Public Journalism 2.0
The Promise and Reality of a Citizen Engaged Press
Edited by Jack Rosenberry, Burton St John
Routledge – 2010 – 204 pages
Where does journalism fit in the media landscape of blogs, tweets, Facebook postings, YouTube videos, and literally billions of Web pages?
Public Journalism 2.0 examines the ways that civic or public journalism is evolving, especially as audience-created content—sometimes referred to as citizen journalism or participatory journalism—becomes increasingly prominent in contemporary media. As the contributors to this edited volume demonstrate, the mere use of digital technologies is not the fundamental challenge of a new citizen-engaged journalism; rather, a depper understanding of how civic/public journalism can inform citizen-propelled initiatives is required.
Through a mix of original research, essays, interviews, and case studies, this collection establishes how public journalism principles and practices offer journalists, scholars, and citizens insights into how digital technology and other contemporary practices can increase civic engagement and improve public life. Each chapter concludes with pedagogical features including:
* Theoretical Implications highlighting the main theoretical lessons from each chapter,
* Practical Implications applying the chapter's theoretical findings to the practice of citizen-engaged jouranlis,
*Reflection Questions prompting the reader to consider how to extend the theory and application of the chapter.
blogging and other participatory journalism practices enabled by digital technology are not always in line with the original vision of public journalism, which strives to report news in such a way as to promote civic engagement by its audience. Public Journalism 2.0 seeks to reinvent public journalism for the 21st century and to offer visions of how digital technology can be enlisted to promote civic involvement in the news.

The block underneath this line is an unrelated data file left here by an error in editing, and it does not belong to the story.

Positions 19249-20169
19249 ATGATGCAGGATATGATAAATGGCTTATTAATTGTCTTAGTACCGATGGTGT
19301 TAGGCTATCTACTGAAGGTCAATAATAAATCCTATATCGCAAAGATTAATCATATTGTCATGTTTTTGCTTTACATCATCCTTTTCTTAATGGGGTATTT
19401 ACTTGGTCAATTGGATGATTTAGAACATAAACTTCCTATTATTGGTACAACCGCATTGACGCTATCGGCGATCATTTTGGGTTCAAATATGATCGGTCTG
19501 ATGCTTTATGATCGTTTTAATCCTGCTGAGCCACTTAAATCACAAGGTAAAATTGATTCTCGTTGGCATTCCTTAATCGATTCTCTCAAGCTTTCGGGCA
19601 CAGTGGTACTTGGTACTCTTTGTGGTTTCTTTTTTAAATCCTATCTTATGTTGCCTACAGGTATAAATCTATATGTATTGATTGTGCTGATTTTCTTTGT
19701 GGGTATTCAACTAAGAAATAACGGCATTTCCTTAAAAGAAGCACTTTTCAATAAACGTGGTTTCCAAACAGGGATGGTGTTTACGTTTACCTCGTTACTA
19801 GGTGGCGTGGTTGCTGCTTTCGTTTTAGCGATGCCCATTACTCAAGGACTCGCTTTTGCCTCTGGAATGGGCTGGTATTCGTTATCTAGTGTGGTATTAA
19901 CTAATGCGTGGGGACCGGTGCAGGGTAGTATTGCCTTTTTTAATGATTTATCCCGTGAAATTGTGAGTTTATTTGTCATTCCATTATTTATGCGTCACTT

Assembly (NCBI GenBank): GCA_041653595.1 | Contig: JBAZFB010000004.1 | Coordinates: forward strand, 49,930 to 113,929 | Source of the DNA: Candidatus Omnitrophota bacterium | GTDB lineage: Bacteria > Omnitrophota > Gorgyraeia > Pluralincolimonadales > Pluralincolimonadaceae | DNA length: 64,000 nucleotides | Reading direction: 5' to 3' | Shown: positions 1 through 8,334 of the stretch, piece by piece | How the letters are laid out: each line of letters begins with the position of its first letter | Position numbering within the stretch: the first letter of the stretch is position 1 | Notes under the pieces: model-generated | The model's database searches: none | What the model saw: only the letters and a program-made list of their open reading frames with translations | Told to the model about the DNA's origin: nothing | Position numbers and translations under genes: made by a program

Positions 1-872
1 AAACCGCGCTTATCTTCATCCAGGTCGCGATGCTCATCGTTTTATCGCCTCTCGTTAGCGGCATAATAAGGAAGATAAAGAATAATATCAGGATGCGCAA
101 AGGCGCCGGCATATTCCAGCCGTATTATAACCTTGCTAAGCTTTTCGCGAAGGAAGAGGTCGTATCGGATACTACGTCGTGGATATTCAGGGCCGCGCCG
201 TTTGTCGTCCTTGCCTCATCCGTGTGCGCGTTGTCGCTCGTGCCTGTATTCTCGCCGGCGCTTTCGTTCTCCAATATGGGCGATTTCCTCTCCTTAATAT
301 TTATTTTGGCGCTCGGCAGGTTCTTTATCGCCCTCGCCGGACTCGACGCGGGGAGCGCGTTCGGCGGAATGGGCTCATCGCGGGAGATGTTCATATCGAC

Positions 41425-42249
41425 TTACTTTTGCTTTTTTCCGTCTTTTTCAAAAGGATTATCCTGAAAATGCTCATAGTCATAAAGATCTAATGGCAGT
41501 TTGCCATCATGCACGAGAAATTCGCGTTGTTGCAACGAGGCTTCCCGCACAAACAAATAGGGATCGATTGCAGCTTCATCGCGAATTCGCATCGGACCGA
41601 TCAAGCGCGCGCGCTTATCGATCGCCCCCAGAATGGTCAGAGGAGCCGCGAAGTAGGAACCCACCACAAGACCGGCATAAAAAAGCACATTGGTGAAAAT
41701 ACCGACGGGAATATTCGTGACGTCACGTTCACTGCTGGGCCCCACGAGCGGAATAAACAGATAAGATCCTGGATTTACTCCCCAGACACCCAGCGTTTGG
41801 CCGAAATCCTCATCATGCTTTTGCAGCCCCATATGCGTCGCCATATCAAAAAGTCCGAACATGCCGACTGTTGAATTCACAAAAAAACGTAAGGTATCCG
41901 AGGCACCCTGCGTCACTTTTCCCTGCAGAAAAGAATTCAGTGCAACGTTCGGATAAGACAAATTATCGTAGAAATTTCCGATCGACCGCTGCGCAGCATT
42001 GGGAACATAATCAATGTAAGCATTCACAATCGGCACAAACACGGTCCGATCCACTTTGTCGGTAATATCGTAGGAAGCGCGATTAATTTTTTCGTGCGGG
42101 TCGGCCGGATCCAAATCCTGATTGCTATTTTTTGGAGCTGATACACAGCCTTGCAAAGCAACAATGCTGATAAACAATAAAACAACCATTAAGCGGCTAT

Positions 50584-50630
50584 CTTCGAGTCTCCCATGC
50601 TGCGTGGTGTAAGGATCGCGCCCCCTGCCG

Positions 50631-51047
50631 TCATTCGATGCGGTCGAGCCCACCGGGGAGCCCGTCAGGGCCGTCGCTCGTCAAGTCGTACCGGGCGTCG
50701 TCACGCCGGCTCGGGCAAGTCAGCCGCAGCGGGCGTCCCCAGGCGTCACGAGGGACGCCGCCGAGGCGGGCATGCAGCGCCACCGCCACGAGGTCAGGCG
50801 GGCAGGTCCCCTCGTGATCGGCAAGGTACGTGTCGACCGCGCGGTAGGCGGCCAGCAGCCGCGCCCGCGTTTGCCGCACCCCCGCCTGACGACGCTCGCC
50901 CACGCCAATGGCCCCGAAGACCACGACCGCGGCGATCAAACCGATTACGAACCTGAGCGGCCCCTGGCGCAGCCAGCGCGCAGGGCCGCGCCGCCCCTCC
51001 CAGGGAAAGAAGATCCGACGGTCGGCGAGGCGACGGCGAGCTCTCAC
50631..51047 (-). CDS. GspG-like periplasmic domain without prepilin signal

1.Introduction: Public Journalism Values in an Age of Media Fragmentation, Jack Rosenberry and Burton St. John III
Part I: The Roots of Civic and Citizen Journalism
2.Newspapers and Communities: The Vital Link, James K. Batten
3. What Citizen Journalism Can Learn from Public Journalism, Davis "Buzz" Merritt
4. Citizen Journalism in an Historical Frame, David M. Ryfe and Donica Mensing
5.The Citizen Journalist as Gatekeeper: A Critical Evolution, Aaron Barlow
Open Source Interview: The Evolution of Public Journalism, Lewis A. Friedland Part II: Contemporary Civic and Citizen Journalism
6.News Quality Differences in Online Newspaper and Citizen Journalism Sites, Serena Carpenter
7. The Virginian-Pilot’s Co-Pilot Pages: Participatory Journalism and the Dilemma of Private Values as Public News, Burton St. John III
8. Citizen Journalism in the Community and the Classroom, Kirsten A. Johnson
9.The Changing Face of News in a Major U.S. City: Hyper-Local Web Sites Try to Fill the Void in Chicago, Suzanne McBride
Open Source Interview: Online Dialogue, Public Life and Citizen Journalism, Tanni Haas Part III: Looking Ahead: Public Journalism 2.0
10. Routinization of Charisma: The Institutionalization of Public Journalism Online, Joyce Y.M. Nip
11. Common Knowledge, Civic Engagement and Online News Organizations, Jack Rosenberry
12. Madison Commons 2.0: A Platform for Tomorrow’s Civic and Citizen Journalism, Sue Robinson, Cathy DeShano, Nakho Kim and Lewis A. Friedland
Open Source Interview: Civic and Citizen Journalism’s Distinctions, Jan Schaffer
13. Conclusion: A Place for the Professionals, Jack Rosenberry and Burton St. John III
Appendix: Further Readings
List of Contributors
Jack Rosenberry is Associate Professor and Chair of Communication and Journalism at St. John Fisher College. He is co-author of Applied Mass Communication Theory: A Guide for Media Practitioners.
Burton St. John III is Assistant Professor of Communication at Old Dominion University.